The Common Good

Four Reasons Churches Stink at Transformation (and What We Can Do About It)

Though we have many stories of people whose lives have been made better, few church leaders would argue that far too many people in the pew make significant spiritual transformations even though they’ve spent years in and around churches.

Sean Palmer
Sean Palmer's transformation. Courtesy

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In my other life, I’m a fitness “coach.” I’m not so much a coach as I am an encourager and friend. The unrivaled aspect of working with people to reach their fitness goals is having a front row seat for transformation. We take pictures to note physical transformations, but changes in physique aren’t the most important ones. The most important transformations are spiritual and emotional ones. And quite frankly, the fitness community does transformations better than churches do.

Why?

1. Less Discussion. More Work. In the fitness world, discussion doesn’t go very far. Sure there are magazines and books, but if you don’t do the work and expect transformation to come through knowledge and discussion, everyone will laugh at you. No one goes to “Runner’s World Magazine Study.” While there is much to be gained through knowledge (form, science, technique, etc.), the fitness world knows there’s nothing to be gained by simply acquiring knowledge. Even fitness conventions host daily workouts. The community understands that it’s simply blowing smoke if you don’t do what you talk and teach about. In fitness you either do it or don’t do it. If you don’t do it, don’t expect change. This is not true in the church. I’ve seen church members made leaders and elders on the basis that they made “good comments” in Bible class or “has been here a long time.” In fitness, discussions happen, but work happens more.

2. Conversion Is a Process. After people make a decision to get fit, they are not yet fit. They’ve only made a decision. Next someone needs to commit resources; perhaps new shoes, a gym membership, weights, in-home DVDs, and clothes might need to be purchased. Then the first workout must be done, then another. And another. People who are wise will find a coach, friend, or community to keep them accountable, but physical changes won’t occur until much, much later. It takes weeks of daily hard work before you notice any change, weeks more before family members notice, and still weeks more before friends notice. At some point, you become a “fit person.” The church, on the other hand, believes the hard work has ended at conversion, at decision-making. We then ask very little commitment (especially financial) in order to keep new people around, provide little accountability and then wonder why people fall off the wagon or find little life in the lifestyle.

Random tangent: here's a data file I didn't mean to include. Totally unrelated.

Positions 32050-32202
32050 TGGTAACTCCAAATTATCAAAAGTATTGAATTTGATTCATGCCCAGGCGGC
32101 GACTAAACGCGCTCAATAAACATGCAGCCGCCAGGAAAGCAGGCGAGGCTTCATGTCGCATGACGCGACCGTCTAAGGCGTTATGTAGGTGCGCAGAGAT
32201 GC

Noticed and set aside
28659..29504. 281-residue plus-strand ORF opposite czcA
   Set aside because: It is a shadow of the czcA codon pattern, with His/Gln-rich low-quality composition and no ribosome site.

3. It’s Easy to Get Out of Shape. To remain fit requires a lifetime of discipline. The most fit people workout five-seven days a week and eat clean 95 percent of the time. They understand fitness is a discipline. A few bad meals and a few days without working out can pack on the pounds and atrophy muscles. If you don’t work at it everyday, you will be back out-of-shape fast. Churches, though, expect and encourage very few spiritual disciplines — prayer, fasting, secrecy, etc. In many cases our churches are filled with the spiritually out-of-shape people who are not committed in any meaningful way to the deliberate, on-going practice of spiritual disciplines. As Dallas Willard has said, “Our most serious failure today is the inability to provide effective practical guidance as to how to live the life of Jesus.”

4. It Won’t Be Easy. It Won’t Be Painless. It Won’t Ever Be Over. One of my mentors once said, “American evangelicalism is trying to tell the world that Christianity is cheap, easy, and painless.” However, neither change nor Christianity is ever easy or painless. Your spiritual heroes have all experienced deep and profound pain. As C.S. Lewis has said, “God whispers to us in our pleasures, speaks in our conscience, but shouts in our pain: It is his megaphone to rouse a deaf world.” Transformation requires pain. Be skeptical of anyone who wants to sell you spiritual transformation in “5 Easy Steps…” or “How to ___….” It doesn’t work that way. Never has.

Ultimately, the difference between the fitness community and the church is action. One community expects and demands exertion, the other has made effort optional. The church finds that those who make great efforts inspiring; it gives us something to talk about at Bible study.

But, what if ... ?

What if no one could serve in church leadership unless she or he had a resume filled with the conversion of nonbelievers or service to the community or communities around the world? What if elder selection processes began by asking members: Who would be your first call when you experienced a tragedy? Or when your child was in danger? Or to come pray with you? Who has walked alongside you and inspired you to action in the presence of their example?

What if your church asked everyone to commit to a “Rule of Life” in order to be a member? What if church small groups committed themselves to service to the community and the practice of spiritual disciplines? What if, instead of classes on prayer, we all simply stopped and prayed — for longer than five minutes?

What if youth group retreats were centered on silence and solitude?

What if your church actually practiced the means of transformation — practice, process, discipline, and pain?

Sean Palmer is the lead minister at The Vine Church in Temple, Texas. Author of Scandalous: Lessons in Redemption From Unlikely Women, a contributing writer to the "The Voice Bible" and "Agenda Music: Conversations on Faith and Art with Derek Webb and Friends," and featured author for Wineskins Magazine, Sean blogs regularly at www.thepalmerperspective.com

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